Wednesday, December 01, 2004

"We might end up in jail or hang if you testify. But you will not live another day"


The case : On Feb 10, 1999, suspected landowners killed 12 Dalits in Narayanpur, Jehanabad.
The case
: FIR number Kurtha 17/99. Case number 5/2001, State vs Sidhan Singh & others; 12 named and 32-35 unnamed accused.
The status
: Case collapsing as witnesses turn hostile. Trial has been on since Feb 22, 2002 when charges were framed. All accused are out on bail.

VARGHESE K. GEORGE

NARAYANPUR: After 12 Dalits were killed here on February 10, 1999, Laloo Yadav promised a "speedy" trial. The trial in the Narayanpur massacre case is speedy all right — witness after witness comes to testify in, roughly, one sentence: ‘‘I have not seen anything." Krishna Das, the informant and prime witness, told the trial court in Jehanabad on May 14, 2002, ‘‘I know that the incident happened but did not name any of the accused to the police."

Sidhan Singh of the same village is the main accused. But with over a dozen witnesses resorting to one-sentence testimonies, acquittal is only a matter of time.

The Narayanpur massacre was a political landmark in Bihar's rocky history. It led to the dismissal of the Rabri Devi government — it was reinstated later — by the then NDA government. A day after the killings, a Ranvir Sena press release regretted the ‘‘operation was not proper... Our aim was a much bigger massacre."

Sonia Gandhi who visited the spot said: ‘‘Any government which is helpless in preventing such heinous acts forfeits it moral authority to govern." After the massacre, Rabri Devi promised a ‘‘chargesheet within 60 days." ‘‘The chief minister will meet the chief justice," Laloo Yadav added, ‘‘and request a special court for a speedy trial."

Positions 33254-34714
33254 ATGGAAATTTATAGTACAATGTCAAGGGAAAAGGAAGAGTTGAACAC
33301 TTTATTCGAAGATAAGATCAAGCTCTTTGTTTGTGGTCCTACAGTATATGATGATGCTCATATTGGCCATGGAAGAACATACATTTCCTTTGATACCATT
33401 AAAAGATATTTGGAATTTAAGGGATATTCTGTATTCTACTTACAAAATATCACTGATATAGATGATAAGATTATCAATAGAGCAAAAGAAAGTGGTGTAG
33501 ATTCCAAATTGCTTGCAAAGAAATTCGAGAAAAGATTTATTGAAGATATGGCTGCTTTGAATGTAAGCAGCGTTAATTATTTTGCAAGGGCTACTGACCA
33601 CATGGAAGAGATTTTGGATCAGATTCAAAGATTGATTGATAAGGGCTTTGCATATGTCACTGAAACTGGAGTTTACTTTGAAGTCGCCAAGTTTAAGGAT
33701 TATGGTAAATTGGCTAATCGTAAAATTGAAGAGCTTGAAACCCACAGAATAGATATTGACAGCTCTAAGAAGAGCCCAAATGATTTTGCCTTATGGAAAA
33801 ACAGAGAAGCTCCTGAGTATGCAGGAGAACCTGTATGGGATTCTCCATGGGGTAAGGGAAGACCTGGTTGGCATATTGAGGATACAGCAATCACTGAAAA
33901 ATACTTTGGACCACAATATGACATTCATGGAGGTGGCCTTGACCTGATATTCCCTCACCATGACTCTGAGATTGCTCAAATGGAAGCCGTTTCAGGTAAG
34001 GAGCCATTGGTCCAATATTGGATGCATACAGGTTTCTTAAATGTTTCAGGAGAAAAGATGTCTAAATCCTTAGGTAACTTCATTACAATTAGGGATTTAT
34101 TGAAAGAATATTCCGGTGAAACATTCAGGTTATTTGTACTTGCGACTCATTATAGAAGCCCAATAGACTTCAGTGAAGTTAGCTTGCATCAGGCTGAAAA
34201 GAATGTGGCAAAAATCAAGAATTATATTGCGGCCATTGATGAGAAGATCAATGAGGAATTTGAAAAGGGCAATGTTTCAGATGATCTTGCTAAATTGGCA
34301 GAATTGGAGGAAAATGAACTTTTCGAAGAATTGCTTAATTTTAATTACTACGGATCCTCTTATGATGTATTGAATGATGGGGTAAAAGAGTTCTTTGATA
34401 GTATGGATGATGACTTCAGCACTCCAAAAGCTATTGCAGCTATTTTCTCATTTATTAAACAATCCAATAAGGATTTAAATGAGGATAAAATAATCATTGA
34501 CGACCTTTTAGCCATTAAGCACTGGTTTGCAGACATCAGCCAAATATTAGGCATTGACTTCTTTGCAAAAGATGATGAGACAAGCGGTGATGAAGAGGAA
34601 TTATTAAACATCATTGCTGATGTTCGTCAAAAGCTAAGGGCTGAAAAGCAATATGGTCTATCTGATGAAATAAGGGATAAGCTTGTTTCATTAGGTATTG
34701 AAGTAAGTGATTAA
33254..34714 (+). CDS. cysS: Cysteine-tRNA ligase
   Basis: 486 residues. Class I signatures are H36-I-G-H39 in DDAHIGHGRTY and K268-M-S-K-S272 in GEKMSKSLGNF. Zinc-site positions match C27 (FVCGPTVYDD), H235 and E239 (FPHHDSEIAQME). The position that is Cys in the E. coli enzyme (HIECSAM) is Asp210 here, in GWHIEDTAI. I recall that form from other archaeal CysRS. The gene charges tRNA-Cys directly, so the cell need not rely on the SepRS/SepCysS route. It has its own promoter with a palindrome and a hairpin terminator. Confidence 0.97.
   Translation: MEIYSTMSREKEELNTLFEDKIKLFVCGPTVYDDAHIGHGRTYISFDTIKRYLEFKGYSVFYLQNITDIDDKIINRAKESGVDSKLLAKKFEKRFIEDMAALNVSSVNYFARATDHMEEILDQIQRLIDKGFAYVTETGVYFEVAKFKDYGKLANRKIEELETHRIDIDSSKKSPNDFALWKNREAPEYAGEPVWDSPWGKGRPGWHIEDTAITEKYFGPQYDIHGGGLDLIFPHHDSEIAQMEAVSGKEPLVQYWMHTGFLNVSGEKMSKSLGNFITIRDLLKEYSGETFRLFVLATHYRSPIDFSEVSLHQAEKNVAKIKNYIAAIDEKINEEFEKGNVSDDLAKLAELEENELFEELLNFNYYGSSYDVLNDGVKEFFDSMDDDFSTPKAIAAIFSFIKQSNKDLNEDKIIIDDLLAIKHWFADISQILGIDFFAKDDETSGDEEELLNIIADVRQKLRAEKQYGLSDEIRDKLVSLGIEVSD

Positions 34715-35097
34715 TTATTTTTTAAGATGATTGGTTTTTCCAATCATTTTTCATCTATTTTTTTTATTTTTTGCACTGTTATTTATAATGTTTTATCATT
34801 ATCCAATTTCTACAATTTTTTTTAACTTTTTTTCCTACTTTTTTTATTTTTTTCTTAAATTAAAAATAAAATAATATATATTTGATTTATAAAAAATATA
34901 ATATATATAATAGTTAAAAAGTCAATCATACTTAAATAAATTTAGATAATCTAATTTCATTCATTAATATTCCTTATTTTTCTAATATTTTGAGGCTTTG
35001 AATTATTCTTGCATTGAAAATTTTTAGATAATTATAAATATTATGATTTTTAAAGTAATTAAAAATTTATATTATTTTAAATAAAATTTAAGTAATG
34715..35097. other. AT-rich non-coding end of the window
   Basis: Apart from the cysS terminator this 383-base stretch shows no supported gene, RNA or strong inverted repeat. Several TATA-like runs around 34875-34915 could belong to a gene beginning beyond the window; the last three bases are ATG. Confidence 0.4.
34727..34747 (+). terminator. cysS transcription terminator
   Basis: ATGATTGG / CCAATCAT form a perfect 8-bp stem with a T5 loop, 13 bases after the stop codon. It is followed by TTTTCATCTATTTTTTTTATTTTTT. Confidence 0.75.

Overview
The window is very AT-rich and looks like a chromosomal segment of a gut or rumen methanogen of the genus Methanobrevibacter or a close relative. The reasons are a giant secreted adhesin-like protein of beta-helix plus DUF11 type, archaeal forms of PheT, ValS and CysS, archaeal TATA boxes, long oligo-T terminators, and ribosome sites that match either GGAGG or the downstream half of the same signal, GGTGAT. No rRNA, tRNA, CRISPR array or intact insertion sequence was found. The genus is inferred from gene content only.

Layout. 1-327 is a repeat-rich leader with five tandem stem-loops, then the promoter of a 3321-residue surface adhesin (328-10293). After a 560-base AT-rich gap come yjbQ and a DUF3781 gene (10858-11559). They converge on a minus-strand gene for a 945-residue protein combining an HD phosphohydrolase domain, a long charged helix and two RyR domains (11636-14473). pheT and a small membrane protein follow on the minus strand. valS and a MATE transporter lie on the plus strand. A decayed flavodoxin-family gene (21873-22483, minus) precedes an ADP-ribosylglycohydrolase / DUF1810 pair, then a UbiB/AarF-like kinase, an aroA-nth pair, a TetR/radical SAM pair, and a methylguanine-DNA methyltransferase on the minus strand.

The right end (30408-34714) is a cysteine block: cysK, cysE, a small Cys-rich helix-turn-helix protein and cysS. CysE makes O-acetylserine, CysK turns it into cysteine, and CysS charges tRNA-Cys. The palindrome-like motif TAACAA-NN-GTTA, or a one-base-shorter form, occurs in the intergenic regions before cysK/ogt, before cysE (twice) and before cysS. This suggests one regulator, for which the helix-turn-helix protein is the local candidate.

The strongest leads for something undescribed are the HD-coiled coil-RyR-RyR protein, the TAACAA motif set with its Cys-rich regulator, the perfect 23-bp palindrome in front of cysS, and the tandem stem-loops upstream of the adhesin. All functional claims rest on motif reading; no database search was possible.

Today it sounds like a cruel joke, even to the three witnesses The Indian Express met in Narayanpur. Prime witness Krishna Das says, ‘‘They (the accused) get to know everything from the police station. They told me the day before testimony, ‘We might go to jail or hang if you testify. But you will not live another day'." Das takes the threat seriously — for it was for him that the murderous mob came that night. He was the target because he was already a witness in an earlier case related to the killing of three Dalits in the village.

On February 10, 1999, Das climbed to the roof of his house and escaped. His brother too was saved — but only after a wife's ultimate sacrifice. Das' sister-in-law hid her husband under his bed, lay down on it herself, covering her face. She was riddled with bullets. From the rooftop, Das saw the mayhem: ‘‘I went to court with the determination to testify, despite earlier threats. But there were a large number of their people outside the court, with rifles. And I could not muster the courage to tell the truth ... But if they were in jail, I would have testified."

Each one of the accused is out on bail. Some of them routinely threaten witnesses, village folk say. "We have to live in this village," says Rampriya Das, a Narayanpur resident, "and work in their fields. And they own more guns than the police."

Our interviews are taking place amid a small gathering in the village. Also present are two other witnesses who turned hostile in court — Surinder Das and Brihaspati Majhi. "People who are resisting the threats have not gone to the court as yet," says Rampriya. Suddenly the chatter stops. "How can we say things in court that we have not seen," Majhi says, abruptly changing the course of the conversation. Surinder backs him, "We did not see who came in the mob."

This is a twist in the tale and right behind us, looking over the shoulder of The Indian Express team, is a burly man. The sight of him is enough to silence the Dalits. "You please go," we say, "let us talk to the villagers." He is introduced to us as a local landowner and is clearly reluctant to move: "It is my village and I will stand here." Finally he retreats with a cold stare.

A few yards away from the Dalit hamlet is an 18-acre plot formed, in the early 1990s, by a change in the course of the Morhar river. This plot was claimed by landless Dalits but appropriated by the upper caste Lakhan Singh.

Singh was later shot by the MCC. A cycle of revenge killings began, and Krishna Das was witness to one such. After the February 1999 bloodbath, Laloo promised to settle the land dispute "within 48 hours". It’s now been six years.

"We had gone up to the revenue minister, but the land remains in the control of the Bhumihars," say the Dalits, ‘‘every season, they merge it, bit by bit, into their own property." What is the administration doing? ‘‘We have been advised by the district magistrate not to enter the land until the dispute is settled."

In Narayanpur, they've just perfected the vicious circle.

Source: The Indian Express, December 01, 2004

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